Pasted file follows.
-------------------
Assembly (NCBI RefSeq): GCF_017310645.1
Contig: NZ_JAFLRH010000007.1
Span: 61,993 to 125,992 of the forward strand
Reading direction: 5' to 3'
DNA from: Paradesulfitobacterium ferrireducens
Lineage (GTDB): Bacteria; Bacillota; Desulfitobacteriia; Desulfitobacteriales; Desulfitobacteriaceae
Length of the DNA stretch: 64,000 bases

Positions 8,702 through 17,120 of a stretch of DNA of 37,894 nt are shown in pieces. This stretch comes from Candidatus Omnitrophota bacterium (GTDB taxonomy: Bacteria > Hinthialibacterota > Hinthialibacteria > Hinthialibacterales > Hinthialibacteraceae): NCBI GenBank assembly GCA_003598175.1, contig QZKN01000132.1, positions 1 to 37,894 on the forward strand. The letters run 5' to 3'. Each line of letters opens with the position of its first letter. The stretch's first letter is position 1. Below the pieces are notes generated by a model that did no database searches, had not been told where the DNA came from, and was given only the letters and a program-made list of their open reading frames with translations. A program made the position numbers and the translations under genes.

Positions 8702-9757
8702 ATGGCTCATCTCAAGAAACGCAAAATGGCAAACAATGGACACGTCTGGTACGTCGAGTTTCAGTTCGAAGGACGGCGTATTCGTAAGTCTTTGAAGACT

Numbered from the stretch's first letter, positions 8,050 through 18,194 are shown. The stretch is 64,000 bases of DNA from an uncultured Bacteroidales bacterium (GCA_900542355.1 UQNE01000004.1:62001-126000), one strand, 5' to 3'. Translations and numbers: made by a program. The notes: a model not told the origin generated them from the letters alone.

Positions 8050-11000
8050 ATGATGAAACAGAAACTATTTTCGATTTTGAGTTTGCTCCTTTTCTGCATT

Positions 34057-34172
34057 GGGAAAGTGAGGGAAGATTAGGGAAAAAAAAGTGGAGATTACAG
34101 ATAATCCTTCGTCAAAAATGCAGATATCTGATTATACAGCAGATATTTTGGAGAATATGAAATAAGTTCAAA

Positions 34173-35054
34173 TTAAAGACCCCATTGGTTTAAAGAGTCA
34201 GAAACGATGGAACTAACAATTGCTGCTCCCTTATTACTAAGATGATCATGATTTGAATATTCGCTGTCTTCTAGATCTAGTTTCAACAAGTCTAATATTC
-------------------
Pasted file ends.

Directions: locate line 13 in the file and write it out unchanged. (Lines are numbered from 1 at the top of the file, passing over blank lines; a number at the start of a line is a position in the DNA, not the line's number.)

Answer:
8050 ATGATGAAACAGAAACTATTTTCGATTTTGAGTTTGCTCCTTTTCTGCATT